Smoot-Hawley fearmongering continues

Smoot-Hawley fearmongering continues
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Pundits and commentators clearly enjoy criticizing President TrumpDonald TrumpTrump PACs brought in over M for the first half of 2021 Chicago owes Trump M tax refund, state's attorney mounts legal challenge Biden hits resistance from unions on vaccine requirement MORE’s tariffs. And chief among their claims is that the president is taking America back to the days of the 1930 Smoot-Hawley tariff. It’s an easy accusation to toss around. But it has little basis in fact.

The Tariff Act of 1930, also known as “Smoot-Hawley,” increased U.S. tariffs on imports from most countries. It was a large tariff, and it meant that the average tariff rate applied to imports climbed to 59.1 percent. That’s a far cry from Trump’s current, measured effort.

For starters, Trump has imposed limited tariffs on imports of steel and aluminum. But he has excluded Canada and Mexico from these duties, and has granted numerous other exemptions as well.


The president has also imposed tariffs on goods from China. But there’s not a single product line where the proposed tariffs have exceeded 30 percent. And most notably, these measures only apply to imports from China. And so, in both scope and tariff rate, they hardly approach the sweeping increases found in Smoot-Hawley.

Much has been made of Trump’s interest in making new deals with major trading partners. But he has already concluded new trade agreements with Korea, Mexico, Canada and Japan. These are important trade partners, and the United States exported more than $640 billion worth of goods to them in 2017.

In contrast, the U.S. exported only $130 billion worth of goods to China in 2017. In other words, Trump’s trade policy has been focused on creating new opportunities with countries that represent large and growing markets.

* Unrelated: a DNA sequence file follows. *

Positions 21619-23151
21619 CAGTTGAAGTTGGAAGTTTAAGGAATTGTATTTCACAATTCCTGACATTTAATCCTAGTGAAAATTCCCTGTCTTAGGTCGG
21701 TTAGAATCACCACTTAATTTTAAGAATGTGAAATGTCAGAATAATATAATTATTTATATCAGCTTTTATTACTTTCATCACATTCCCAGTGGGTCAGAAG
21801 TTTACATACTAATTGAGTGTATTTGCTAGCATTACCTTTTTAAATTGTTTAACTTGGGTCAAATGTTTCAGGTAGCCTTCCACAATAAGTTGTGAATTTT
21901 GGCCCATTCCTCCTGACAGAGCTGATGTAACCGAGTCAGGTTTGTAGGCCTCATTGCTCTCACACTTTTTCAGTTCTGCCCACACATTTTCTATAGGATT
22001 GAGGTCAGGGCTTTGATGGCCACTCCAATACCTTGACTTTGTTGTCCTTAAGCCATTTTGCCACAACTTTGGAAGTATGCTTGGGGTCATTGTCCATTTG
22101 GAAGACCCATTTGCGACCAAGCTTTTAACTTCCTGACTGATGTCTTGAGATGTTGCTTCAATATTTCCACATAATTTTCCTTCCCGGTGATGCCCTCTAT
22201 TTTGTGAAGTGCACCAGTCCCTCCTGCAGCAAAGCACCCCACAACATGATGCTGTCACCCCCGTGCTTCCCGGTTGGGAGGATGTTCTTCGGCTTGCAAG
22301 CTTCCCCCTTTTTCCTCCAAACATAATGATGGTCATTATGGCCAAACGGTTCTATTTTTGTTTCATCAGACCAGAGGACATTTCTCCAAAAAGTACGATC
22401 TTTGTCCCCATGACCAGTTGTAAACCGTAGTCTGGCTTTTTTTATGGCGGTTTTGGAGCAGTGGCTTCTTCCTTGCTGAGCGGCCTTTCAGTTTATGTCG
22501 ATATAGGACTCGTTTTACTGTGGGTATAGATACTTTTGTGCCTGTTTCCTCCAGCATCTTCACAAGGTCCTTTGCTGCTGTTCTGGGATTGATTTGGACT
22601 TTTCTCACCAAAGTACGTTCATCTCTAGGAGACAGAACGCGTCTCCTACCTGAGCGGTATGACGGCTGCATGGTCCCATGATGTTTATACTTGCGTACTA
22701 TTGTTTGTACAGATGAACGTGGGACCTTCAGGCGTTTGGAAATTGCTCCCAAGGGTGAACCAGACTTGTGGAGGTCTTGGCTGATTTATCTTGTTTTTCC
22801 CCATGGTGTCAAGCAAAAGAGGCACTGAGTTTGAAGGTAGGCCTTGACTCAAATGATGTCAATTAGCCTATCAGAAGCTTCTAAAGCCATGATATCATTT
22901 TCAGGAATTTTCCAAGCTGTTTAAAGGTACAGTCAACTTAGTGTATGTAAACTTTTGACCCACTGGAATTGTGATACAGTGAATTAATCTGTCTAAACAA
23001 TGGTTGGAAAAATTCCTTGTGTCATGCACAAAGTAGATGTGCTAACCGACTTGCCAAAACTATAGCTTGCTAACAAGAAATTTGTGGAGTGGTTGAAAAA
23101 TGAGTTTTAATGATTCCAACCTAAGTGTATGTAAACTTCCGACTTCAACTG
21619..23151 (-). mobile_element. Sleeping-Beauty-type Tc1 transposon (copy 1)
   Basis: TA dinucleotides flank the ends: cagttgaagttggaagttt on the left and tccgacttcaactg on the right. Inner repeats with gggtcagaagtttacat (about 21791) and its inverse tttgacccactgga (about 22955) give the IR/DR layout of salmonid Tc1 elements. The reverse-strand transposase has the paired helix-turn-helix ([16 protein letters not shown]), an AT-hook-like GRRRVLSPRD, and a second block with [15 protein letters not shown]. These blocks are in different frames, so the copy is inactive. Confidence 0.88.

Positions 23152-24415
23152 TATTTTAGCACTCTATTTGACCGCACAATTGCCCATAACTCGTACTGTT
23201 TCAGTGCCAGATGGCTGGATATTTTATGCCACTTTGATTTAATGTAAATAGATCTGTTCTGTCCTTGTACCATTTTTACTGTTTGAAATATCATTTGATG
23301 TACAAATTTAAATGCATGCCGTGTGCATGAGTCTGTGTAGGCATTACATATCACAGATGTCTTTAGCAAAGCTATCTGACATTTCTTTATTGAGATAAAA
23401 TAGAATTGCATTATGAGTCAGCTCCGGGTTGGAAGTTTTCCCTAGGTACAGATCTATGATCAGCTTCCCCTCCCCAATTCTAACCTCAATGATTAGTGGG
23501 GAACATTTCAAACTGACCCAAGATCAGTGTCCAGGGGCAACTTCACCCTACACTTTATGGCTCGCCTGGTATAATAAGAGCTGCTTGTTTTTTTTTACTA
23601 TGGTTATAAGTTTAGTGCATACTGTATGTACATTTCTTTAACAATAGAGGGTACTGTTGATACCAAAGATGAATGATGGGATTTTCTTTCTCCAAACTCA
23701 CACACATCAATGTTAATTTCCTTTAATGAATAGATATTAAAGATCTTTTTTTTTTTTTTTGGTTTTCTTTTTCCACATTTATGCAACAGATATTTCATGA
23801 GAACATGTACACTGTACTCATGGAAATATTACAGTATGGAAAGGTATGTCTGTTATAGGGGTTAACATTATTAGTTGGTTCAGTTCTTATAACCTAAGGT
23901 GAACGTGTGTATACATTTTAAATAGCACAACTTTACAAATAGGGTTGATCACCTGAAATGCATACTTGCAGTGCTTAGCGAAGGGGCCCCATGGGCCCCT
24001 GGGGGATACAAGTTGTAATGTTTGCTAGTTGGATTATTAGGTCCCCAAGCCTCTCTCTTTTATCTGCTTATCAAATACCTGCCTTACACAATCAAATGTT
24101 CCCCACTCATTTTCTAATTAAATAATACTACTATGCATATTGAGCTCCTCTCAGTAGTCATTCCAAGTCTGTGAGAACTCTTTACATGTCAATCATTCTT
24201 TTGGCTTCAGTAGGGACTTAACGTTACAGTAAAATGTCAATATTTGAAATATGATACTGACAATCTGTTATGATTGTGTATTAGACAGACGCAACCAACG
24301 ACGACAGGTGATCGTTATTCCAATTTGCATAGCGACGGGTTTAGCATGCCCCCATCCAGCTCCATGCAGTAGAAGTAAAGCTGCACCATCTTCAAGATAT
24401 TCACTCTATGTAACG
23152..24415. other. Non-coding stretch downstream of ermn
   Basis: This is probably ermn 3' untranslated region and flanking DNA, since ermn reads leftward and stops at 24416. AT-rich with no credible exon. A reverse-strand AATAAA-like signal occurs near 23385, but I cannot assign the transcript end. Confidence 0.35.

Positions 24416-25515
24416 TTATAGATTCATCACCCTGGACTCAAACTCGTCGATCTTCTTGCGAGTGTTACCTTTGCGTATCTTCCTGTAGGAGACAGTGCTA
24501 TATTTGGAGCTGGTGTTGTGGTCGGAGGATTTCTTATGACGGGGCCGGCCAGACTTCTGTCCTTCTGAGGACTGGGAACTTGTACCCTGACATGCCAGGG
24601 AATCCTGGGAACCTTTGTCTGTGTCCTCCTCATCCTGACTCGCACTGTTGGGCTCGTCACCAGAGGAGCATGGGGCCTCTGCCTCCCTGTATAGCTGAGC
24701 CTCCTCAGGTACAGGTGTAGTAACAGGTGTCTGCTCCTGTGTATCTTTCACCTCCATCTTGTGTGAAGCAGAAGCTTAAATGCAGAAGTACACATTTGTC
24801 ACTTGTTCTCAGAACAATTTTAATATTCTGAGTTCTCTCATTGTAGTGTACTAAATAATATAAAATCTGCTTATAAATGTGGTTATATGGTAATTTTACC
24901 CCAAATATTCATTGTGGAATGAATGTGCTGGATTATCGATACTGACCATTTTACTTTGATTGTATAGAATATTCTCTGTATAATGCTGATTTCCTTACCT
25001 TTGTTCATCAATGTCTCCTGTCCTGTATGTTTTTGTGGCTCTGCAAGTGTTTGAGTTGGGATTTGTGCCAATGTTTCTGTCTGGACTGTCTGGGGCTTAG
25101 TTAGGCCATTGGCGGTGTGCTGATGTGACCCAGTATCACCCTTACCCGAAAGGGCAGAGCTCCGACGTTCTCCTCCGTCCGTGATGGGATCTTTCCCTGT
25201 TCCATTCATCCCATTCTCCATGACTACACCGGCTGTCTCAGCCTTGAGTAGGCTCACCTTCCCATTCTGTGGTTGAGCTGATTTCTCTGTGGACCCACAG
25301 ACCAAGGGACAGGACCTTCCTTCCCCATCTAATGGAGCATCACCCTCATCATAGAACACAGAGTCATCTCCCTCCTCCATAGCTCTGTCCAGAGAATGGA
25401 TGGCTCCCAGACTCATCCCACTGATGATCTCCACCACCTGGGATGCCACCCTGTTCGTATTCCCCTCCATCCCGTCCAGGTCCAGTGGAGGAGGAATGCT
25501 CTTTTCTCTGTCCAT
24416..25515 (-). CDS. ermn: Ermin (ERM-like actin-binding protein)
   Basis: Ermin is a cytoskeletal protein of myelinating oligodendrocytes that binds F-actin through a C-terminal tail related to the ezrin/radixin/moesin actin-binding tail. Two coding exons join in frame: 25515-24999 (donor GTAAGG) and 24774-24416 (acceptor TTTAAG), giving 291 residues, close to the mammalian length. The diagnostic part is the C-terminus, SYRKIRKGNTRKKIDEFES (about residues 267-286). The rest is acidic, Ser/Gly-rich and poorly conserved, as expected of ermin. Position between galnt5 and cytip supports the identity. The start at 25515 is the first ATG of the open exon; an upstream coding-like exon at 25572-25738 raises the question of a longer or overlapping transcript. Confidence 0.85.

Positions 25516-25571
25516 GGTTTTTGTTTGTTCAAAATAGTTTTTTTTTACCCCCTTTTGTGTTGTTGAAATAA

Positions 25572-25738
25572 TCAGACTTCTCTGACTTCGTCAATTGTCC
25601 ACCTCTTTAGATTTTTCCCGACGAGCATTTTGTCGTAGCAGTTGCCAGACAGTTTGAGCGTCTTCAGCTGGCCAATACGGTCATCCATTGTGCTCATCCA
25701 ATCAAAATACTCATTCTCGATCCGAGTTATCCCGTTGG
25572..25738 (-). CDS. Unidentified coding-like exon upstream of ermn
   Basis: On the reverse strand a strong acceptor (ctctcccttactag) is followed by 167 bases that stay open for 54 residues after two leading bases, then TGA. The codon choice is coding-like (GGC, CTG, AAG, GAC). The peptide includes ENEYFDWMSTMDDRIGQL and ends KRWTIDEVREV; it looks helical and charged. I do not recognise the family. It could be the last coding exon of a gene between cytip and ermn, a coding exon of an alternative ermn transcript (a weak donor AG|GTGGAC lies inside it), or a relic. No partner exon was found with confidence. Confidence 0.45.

Even when it comes to China, Trump has given Beijing multiple opportunities to reach an agreement. Given America’s lopsided, detrimental trading relationship with Beijing, the president would be justified in attempting to decouple completely from China. He has tried to encourage Beijing to adopt reforms for more open, reciprocal trade. But so far, China has chosen to live with the tariffs rather than adopt market-based reforms. That’s unfortunate, but it can hardly be blamed on Trump.

Similarly, it’s absurd to suggest that Trump is trying to isolate America from global commerce. In 2016, the United States exported $2.2 trillion worth of goods and services, and imported $2.7 trillion worth. Through the first six months of 2019, however, the U.S. is on course to achieve $2.5 trillion in annual exports, along with $3.1 trillion in imports. And U.S. exports have grown in that time, despite a strong dollar and slowing economies in other large markets.


Still, the Smoot-Hawley accusations fly around. It’s all part of a naive approach to trade that clinched “normalized” trade relations with China in 2000. But the toll since then has been significant.

By 2016, the U.S. had lost almost five million manufacturing jobs. And from 2000 to 2016, real median household income in the U.S. grew by only $371, an increase of only 0.62 percent. At the same time, China grew in stature to become a global powerhouse.

Tariffs and trade remedies are hardly undertaken lightly. But Trump is on to something.

During President Obama’s second term, the United States added 385,000 manufacturing jobs. But since January 2017, the U.S. has added 496,000 manufacturing jobs. And both exports and imports have grown by hundreds of billions of dollars, while unemployment and inflation remain at near-record lows. No wonder the president’s critics would rather talk about a 1930 tariff act than the current economy.

For decades academic free-traders have obsessed over Smoot-Hawley. But the world they pressed for – with virtually no trade enforcement on the part of Washington – has become increasingly problematic for America’s workers. And it allowed China’s ruthless dictatorship to take center stage through flagrant cheating and violations of global trade law. 

President Trump is trying to rectify years of foolish mistakes — and the economic data indicate that he’s succeeding. The time has come to ignore misleading arguments about an extremely high tariff imposed almost 90 years ago. Instead, what matters now for U.S. workers is focusing on the challenges ahead and building a more prosperous economy.

Dan DiMicco is the former CEO and chairman of Nucor steel company. He served as a trade adviser to Donald Trump during the 2016 presidential campaign and is currently chairman of the Coalition for a Prosperous America (CPA).